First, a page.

Diffuse pollution from agriculture, farming and land management has a major impact on the quality of water in our rivers, streams, lakes and ponds. Fertiliser, slurry & farmyard manure, soil and pesticides all have the potential to be washed off fields into ditches and ultimately into our rivers. Dirty water from farmyards, as well as from slurry, manure and silage stores, are also potential sources of diffuse pollution. Bacteria from livestock, such as e-coli and cryptosporidium, can cause problems for drinking water supplies for livestock and for humans. As a result, many water bodies do not meet the objectives set out under the Water Framework Directive.
By reducing diffuse pollution from agriculture, through changing farming activities, practices and land use, farmers and landowners can make important contributions to improving water quality. Many of the actions farmers can take deliver real cost savings and help to create better and more diverse wildlife habitats. Some examples of ongoing and future projects include:
The REAction WEG project works in the Rea Brook catchment. The Rea Brook is around 25 miles in length from its source: Marton Pool, near Montgomery, flowing through the Rea Valley before entering the River Severn in Shrewsbury, Shropshire.
The Middle Dee WEG project works in six of the sub-catchments on the English side of the Welsh Dee. These include the Emral Brook and Shell Brook in Shropshire, and the Worthenbury Upper Brook, Wych Brook, Aldford Brook and Henlake Brook in Cheshire.
Reaseheath staff are working with farmers and landowners to develop farm water management plans, identify opportunities for investment in measures on the farm to mitigate diffuse pollution, and establishing contractual frameworks for the delivery of ecosystem services. The work will be part of several MRes projects.
An example of one of the interventions is at Hollies Farm, Cheshire, a 100 hectare dairy farm. To prevent poaching of cattle tracks, and to protect a water body from diffuse pollution:
- A hardcore livestock track has been constructed and profiled either side of the water body
- Drainage channels have been created alongside the track to capture runoff and feed it to a series of sediment ponds
- A culvert under the track has been installed to take the water from the ponds to a constructed wetland, the final treatment stage
- Fencing of the track and ponds has been erected to prevent livestock entry.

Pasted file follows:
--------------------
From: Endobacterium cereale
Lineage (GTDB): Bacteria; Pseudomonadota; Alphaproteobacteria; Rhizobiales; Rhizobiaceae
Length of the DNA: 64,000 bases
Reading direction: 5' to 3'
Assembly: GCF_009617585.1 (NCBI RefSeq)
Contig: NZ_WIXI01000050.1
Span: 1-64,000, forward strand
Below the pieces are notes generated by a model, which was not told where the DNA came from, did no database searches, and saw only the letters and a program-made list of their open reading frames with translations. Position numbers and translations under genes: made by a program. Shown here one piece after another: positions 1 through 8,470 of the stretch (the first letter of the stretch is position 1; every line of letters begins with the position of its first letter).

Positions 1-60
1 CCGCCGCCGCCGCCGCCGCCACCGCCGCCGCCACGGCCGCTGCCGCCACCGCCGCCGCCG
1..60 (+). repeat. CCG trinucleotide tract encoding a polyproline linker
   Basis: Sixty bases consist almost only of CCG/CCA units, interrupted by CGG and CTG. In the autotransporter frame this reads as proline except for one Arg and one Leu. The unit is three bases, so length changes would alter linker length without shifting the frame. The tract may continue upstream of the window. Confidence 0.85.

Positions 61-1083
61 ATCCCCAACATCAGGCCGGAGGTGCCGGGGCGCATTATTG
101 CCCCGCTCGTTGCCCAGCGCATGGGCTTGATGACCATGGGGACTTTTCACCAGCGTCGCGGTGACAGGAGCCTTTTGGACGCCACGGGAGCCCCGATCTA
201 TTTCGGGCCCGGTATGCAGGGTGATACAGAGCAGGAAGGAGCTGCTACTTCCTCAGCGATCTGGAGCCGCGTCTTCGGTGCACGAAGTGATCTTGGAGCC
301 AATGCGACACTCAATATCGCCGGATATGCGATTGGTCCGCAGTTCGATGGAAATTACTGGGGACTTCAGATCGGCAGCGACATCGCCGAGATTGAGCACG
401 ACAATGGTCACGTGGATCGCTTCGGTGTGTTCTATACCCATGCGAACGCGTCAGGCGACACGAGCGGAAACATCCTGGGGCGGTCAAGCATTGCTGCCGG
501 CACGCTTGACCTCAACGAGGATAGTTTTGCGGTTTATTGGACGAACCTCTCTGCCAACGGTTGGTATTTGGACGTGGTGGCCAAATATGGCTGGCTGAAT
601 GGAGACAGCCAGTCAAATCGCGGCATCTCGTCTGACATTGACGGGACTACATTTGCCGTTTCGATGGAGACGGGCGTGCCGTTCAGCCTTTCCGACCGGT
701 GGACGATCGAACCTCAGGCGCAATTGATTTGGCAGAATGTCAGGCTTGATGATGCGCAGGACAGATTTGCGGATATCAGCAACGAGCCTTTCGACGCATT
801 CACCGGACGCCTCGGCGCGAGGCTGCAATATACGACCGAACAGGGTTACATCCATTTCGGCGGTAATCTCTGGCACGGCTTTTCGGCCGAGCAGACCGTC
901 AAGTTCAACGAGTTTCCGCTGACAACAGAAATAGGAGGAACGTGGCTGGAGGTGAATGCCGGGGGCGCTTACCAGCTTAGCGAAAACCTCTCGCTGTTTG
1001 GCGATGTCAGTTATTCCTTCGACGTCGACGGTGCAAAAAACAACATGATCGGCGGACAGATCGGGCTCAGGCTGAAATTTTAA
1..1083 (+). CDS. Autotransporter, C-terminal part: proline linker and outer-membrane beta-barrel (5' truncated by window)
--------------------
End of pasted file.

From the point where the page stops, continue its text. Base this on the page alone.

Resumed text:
The clean water from the constructed wetland will seep into groundwater or into the water body. The benefits are a significant reduction sediment, nutrient and biological oxygen demand of the water leaving the constructed wetland.
Turbidity, the “cloudiness” of water caused by particulate matter in water, is an indicator of water quality. Particulate matter can include sediment, especially clay and silt, fine organic and inorganic matter, soluble coloured compounds, algae, and other microscopic organisms. High turbidity can harm fish and aquatic life, increase the cost of water treatment for drinking and food processing, and reduce opportunities for recreation and tourism. Agriculture and farming can be a major source of turbidity. Sensors for turbidity monitoring, such as Sondes, are expensive and their cost limits their deployment in a river catchment.
We are working with a company to develop a low-cost turbidity monitoring system. The functionalities of the system include:
- 0 – 2000 NTU (+/- 1%)
- Real-time data logging and centralisation
- Solid-state, robust and resilient
- Multi-year battery and/or energy harvesting power options
The data the sensors collect with be available in a cloud-based system to provide support for real-time catchment-scale turbidity mapping as well as providing alerts and support for decision making. The cost of the sensor will be considerably less than that of conventional Sondes, enabling widespread deployment of the sensors within a catchment.
Natural Flood Management
Natural flood management (NFM) can offer lower cost solutions that reduce flood risk and impacts. NFM aims to reduce the maximum water volume of a flood (the peak flood flow) and/or delay the arrival of the flood peak downstream. Our work deploying and monitoring NFM solutions is helping agriculture, communities and businesses to be more resilient to climate change and extreme weather events.
We are working with farmers, landowners, and other stakeholders to implement and test NFM solutions such as:
- Creating temporary storage with retention ponds, scrapes and wetland areas that can fill up during heavy rainfall and empty slowly over a period of time
- Increasing the capacity of land and fields to “hold” water by improving soil structure, increasing organic carbon content, and removing compaction through aeration and subsoiling
- Slowing the flow of water:
- Across land (run-off) by planting trees and hedgerows, changing to contour ploughing, planting cover crops and buffer strips
- In channel by restoring meandering streams, installing leaky barriers, woody debris dams and offline storage, riparian fencing and tree planting